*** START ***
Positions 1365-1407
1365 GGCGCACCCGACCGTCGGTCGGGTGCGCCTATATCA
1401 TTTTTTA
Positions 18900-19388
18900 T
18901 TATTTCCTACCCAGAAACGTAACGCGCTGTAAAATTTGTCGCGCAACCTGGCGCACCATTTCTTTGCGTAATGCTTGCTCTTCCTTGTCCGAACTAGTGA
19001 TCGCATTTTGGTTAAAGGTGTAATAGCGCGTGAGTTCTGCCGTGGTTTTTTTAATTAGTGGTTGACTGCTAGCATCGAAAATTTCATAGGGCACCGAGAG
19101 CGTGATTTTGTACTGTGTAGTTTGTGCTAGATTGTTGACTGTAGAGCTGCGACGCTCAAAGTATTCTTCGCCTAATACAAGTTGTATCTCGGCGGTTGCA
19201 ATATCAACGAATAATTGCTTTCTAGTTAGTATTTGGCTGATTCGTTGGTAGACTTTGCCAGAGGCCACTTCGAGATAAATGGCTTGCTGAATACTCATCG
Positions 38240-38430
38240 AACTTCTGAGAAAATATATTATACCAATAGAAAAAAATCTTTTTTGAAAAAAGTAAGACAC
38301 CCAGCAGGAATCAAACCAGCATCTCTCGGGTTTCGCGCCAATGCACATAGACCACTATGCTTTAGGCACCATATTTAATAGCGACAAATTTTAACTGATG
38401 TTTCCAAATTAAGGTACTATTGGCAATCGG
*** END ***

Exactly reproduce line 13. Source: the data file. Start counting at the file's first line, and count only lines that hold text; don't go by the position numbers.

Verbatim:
38401 TTTCCAAATTAAGGTACTATTGGCAATCGG